Test automation provides three essential benefits:

  1. Improved productivity. Helping development teams minimize testing time and focus more on critical activities.
  2. Enhanced reliability. Minimizing human factor effects, such as lack of attention and incorrect test creation.
  3. Extensive test coverage. Expanding the number of tests and their depth faster.

However, not every testing type can be automated. For example, exploratory testing and UX testing should remain manual.

Approach #3 — Focusing on kaizen for QA

Kaizen is a Japanese philosophy and methodology for reaching continuous improvements with the help of waste elimination. This approach distinguishes eight types of waste that can be found in any business:

  1. Transport: unnecessary movement of products and materials
  2. Inventory: needless storage
  3. Motion: excessive people movement
  4. Waiting: prolonged idle periods
  5. Overproduction: producing more products than customers demand
  6. Overprocessing: unrequired use of time and advanced skills on some tasks
  7. Defects: product’s failure to meet customers’ expectations
  8. Skills: entrusting tasks to QA engineers with poor training

The primary waste hampering work efficiency in the QA sector is overprocessing or excessive software testing.

Overprocessing waste

In QA, the overprocessing waste splits into two subtypes that can negatively affect project quality. They are:

1. Excessive testing

This waste in QA stems from the idea that a project should be completely free of bugs and that QA should guarantee its soundness once and for good. However, QA is a continuous process. The main QA aim is to confirm that software quality is acceptable to make it work according to the customers’ needs. To ensure a high quality level, you should eliminate critical and major bugs that affect the system work and the user experience. However, you can skip some minor issues when extremely pressed for time and effort. Test prioritization helps achieve this quality level and lower QA costs.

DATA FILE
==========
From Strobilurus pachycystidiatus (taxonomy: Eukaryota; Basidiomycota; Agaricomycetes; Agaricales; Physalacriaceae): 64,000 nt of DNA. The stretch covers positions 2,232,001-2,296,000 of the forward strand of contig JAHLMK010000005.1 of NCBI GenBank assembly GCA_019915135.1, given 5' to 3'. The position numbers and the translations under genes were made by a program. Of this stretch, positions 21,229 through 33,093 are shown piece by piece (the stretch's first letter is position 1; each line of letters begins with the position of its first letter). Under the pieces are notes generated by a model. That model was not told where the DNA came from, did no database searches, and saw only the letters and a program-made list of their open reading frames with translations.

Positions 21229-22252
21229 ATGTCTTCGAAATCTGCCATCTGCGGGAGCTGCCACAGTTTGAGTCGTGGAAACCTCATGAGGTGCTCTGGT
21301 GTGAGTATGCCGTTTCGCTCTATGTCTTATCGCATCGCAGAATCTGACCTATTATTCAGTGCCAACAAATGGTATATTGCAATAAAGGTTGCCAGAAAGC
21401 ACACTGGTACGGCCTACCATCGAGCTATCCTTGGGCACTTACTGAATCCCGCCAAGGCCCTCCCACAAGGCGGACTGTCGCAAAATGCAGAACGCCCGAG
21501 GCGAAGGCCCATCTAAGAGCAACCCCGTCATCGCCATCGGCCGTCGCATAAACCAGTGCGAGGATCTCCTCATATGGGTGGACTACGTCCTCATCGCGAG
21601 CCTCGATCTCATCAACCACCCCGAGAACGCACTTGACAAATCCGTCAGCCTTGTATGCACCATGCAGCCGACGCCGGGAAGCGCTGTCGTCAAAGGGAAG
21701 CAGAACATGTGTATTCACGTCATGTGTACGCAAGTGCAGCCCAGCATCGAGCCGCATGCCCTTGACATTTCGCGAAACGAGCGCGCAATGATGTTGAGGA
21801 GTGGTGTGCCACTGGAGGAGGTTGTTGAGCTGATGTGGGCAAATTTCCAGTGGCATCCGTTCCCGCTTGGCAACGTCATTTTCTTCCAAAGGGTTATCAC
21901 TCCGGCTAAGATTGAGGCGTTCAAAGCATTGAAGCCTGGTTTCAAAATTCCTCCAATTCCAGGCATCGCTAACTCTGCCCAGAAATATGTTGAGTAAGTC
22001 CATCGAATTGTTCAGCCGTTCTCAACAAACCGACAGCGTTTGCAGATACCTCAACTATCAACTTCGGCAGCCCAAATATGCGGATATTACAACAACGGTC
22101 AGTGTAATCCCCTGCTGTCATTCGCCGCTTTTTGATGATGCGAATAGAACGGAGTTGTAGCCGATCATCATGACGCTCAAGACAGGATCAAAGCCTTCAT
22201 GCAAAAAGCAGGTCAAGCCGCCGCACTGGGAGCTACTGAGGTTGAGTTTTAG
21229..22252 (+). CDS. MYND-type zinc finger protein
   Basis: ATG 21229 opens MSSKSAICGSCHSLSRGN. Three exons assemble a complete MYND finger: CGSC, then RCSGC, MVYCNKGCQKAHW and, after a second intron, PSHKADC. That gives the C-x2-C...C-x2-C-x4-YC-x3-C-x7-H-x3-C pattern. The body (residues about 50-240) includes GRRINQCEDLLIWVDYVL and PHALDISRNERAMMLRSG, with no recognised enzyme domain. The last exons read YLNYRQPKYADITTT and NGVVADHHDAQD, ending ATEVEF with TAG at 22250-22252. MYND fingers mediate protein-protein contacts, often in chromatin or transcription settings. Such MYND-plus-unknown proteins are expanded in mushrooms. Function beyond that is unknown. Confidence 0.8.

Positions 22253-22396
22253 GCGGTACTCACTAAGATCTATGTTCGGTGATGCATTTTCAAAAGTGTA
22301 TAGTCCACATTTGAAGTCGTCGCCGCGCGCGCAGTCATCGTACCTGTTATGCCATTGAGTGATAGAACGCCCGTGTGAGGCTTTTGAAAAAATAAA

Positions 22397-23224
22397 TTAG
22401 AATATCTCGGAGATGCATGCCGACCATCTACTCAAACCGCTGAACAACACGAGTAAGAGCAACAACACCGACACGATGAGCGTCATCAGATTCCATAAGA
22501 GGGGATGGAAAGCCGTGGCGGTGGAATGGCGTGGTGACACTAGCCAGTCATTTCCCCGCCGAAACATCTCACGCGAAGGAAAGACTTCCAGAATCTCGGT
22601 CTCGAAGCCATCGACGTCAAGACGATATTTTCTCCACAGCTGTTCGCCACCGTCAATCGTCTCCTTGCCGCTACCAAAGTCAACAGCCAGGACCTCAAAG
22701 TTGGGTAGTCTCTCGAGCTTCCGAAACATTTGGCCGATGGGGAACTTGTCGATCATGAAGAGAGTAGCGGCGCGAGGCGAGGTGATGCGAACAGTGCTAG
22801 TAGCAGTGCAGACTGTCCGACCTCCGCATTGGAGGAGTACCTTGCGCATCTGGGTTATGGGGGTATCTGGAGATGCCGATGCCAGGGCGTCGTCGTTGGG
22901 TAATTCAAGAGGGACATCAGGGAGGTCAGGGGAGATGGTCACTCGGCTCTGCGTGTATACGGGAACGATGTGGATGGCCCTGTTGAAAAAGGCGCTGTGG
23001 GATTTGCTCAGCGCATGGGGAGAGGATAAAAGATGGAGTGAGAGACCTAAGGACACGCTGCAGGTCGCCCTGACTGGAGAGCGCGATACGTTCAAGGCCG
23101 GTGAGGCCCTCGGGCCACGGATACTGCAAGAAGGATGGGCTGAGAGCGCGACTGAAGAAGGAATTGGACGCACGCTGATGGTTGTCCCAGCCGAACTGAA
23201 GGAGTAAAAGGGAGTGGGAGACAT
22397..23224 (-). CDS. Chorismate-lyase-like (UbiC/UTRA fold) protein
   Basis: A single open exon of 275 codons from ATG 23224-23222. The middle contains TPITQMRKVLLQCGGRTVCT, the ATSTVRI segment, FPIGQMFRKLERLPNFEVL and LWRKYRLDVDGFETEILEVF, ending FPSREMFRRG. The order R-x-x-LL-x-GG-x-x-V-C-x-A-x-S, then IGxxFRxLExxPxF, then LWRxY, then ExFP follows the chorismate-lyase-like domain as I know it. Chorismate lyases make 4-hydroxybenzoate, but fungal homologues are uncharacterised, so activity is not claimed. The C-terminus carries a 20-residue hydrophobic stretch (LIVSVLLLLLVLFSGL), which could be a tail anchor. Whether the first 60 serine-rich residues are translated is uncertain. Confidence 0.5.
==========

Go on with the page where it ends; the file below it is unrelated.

To prioritize tests, you should break the available software functions into two groups:

  • Features to test. QA engineers assign priorities to the application areas and address critical functionality. The test run includes both functional and non-functional project specifications.
  • Features to skip. At each iteration, some functional and non-functional features can be omitted due to their low significance for the customer or the lack of time and resources on the team’s side. Such functions can and must be tested later.

2. Bugs generated through bug-fixing

The waste describes situations when QA experts detect new bugs resulting from the successful fixing of other bugs. The team reduces the number of such defects by adopting a specific QA approach called holistic QA. The key idea is that QA should start early in the development cycle, preferably during requirements gathering. Holistic QA covers the whole project scope and presupposes seamless communication among team members. It helps define the acceptable quality and focuses on major issues, reducing time spent and the cost associated with minor bugs.

Summing up

Ensuring high software quality requires time and hefty investments. Fortunately, with a suitable approach, lowering testing costs is possible.

This is achievable with a reputable provider to make it work. We’ve described three strategies for reducing testing costs, but a testing agency can extend the offer and help you choose a cost-reduction approach that suits your business needs best.